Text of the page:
State Street boss calls for NAMA transparency
STATE Street boss Willie Slattery has called on the Government to publish extensive details of individual developers' dealings with the National Asset Management Agency (Nama).
The call was made in a previously unreported speech to the MacGill Summer School and comes almost four months after Mr Slattery denounced Nama as "crazy" in a radio interview.
"There must be complete transparency about who benefits. . . and how individual loans are compromised," Mr Slattery told the MacGill forum in late July.
"A public register of all loans and related security should be established and properties held as security on defaulted loans should be disposed of by public and transparent means to optimise recovery for the taxpayer."
Late last year, Fine Gael called for the naming and shaming of developers when the Nama legislation was being developed.
At the time, Junior Minister Peter Power said the taxpayer would be exposed to an "avalanche of legal action" if it published the details.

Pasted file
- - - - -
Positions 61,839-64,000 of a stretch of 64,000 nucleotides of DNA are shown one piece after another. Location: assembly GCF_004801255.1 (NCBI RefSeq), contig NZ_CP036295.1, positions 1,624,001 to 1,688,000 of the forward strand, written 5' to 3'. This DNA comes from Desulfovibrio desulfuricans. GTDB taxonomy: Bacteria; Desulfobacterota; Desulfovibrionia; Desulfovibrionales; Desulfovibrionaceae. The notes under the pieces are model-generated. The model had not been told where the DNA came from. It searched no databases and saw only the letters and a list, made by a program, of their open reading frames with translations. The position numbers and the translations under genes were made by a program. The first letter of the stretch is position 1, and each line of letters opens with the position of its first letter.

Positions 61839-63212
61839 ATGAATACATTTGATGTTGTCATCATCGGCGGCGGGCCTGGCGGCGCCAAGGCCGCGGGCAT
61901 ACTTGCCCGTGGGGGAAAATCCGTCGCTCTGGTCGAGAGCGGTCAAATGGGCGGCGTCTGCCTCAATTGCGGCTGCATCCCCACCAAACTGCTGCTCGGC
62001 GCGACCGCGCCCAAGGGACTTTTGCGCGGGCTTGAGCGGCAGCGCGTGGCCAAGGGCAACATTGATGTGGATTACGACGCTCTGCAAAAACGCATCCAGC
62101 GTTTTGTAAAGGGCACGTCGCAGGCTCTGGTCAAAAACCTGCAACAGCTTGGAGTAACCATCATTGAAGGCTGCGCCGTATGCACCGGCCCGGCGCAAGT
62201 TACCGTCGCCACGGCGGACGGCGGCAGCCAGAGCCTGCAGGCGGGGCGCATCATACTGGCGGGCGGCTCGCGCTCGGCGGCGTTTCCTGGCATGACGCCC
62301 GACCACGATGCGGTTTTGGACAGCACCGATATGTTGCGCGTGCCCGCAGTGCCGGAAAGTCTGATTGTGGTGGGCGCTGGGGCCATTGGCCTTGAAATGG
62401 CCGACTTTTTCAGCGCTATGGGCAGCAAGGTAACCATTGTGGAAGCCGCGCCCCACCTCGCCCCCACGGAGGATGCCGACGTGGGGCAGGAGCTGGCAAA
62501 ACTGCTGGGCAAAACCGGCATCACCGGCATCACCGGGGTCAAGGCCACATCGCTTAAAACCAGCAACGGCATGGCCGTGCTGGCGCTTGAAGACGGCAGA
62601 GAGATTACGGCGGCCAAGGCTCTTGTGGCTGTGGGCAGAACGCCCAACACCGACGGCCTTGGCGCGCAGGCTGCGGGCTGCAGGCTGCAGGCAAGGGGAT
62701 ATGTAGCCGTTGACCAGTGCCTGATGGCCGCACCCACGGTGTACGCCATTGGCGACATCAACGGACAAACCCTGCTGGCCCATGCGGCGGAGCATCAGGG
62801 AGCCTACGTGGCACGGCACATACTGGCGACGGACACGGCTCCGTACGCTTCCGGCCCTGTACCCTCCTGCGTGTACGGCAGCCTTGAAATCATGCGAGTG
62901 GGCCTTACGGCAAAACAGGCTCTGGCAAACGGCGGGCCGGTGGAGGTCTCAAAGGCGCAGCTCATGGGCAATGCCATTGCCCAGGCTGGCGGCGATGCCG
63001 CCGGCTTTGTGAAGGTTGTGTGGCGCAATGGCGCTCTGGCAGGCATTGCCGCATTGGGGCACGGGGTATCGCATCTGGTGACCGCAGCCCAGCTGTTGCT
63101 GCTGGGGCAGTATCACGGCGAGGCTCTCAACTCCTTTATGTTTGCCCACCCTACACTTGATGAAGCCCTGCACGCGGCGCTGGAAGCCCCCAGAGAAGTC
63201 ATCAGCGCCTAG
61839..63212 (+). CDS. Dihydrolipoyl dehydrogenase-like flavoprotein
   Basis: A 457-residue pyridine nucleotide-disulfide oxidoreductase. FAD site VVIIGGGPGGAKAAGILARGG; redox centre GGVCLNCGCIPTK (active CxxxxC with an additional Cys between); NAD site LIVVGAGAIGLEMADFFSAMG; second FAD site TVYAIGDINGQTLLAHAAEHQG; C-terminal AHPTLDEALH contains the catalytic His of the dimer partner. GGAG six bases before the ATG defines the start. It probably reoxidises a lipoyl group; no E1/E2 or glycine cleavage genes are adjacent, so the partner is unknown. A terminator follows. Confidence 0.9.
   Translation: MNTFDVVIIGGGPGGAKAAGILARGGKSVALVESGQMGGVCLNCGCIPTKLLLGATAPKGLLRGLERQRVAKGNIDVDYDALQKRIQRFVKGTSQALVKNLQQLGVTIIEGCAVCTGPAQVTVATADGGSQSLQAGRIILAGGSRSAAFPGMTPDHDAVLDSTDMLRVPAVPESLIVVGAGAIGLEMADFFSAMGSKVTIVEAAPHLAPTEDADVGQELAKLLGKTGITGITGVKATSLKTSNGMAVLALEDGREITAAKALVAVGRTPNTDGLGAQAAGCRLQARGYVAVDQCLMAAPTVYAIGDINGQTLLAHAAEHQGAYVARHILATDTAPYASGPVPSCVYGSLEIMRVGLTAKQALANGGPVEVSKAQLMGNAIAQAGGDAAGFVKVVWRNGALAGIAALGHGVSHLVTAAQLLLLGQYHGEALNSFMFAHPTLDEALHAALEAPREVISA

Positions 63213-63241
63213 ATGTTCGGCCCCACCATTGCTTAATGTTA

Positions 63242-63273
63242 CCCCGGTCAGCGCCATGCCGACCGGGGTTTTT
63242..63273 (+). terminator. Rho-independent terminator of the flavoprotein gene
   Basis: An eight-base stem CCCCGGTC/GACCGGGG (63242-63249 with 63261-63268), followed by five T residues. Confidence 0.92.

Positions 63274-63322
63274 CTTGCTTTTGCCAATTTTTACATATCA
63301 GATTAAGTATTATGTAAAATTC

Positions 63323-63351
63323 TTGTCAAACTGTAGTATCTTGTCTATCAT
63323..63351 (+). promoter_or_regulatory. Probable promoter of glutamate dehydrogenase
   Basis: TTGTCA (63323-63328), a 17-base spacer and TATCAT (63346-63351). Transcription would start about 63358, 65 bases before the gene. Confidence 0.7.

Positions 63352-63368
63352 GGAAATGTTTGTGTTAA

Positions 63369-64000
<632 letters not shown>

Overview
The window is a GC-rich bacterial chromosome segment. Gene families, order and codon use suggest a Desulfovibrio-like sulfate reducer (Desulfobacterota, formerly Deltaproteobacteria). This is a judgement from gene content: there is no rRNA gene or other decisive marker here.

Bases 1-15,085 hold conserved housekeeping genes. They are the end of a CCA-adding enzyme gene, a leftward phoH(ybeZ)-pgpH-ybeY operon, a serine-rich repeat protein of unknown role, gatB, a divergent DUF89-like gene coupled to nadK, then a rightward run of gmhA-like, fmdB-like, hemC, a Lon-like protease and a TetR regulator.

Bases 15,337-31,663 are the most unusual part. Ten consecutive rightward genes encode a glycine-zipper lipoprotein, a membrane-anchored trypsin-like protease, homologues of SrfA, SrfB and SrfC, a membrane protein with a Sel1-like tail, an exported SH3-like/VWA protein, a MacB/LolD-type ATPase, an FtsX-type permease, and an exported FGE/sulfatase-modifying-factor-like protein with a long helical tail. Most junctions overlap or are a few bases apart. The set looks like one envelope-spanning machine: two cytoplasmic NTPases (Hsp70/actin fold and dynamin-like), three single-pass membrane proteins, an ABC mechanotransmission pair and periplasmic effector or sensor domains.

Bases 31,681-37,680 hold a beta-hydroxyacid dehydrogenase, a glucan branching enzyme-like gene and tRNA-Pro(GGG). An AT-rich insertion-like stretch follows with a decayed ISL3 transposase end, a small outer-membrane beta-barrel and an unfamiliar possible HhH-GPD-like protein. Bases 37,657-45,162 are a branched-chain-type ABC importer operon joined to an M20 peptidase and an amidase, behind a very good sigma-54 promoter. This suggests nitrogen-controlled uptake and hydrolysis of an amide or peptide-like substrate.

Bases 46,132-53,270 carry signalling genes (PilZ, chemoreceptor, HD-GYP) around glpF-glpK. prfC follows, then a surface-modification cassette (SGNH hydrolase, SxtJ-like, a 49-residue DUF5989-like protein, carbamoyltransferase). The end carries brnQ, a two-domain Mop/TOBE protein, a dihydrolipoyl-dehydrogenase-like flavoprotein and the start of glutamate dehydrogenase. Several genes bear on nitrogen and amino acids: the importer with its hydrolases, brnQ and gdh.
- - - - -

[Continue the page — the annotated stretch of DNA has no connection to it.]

Some argue, however, that the Government could change the law to make details that are usually confidential published in the Nama context only.
The Department of Finance yesterday confirmed that the Attorney General's advice was being sought in relation to the publication issue.
"The department supports Nama's position on not releasing this information and the argument of commercial sensitivity is valid," a spokesperson said.
"While the department continues to keep the operation of Nama under review there are no plans for a change in our approach to this issue."
She added that Nama was obliged to publish quarterly lists of all legal proceedings -- and also publish a schedule of income for its transactions.
"It is felt that the provision of this information on an aggregate basis is the appropriate approach," she said.
Mr Slattery heads a team of 2,500 at State Street's Irish offices and has been one of the business world's most outspoken critics of Nama.
As well as lacking transparency, Mr Slattery also believes the State's bad bank is paralysing the property market.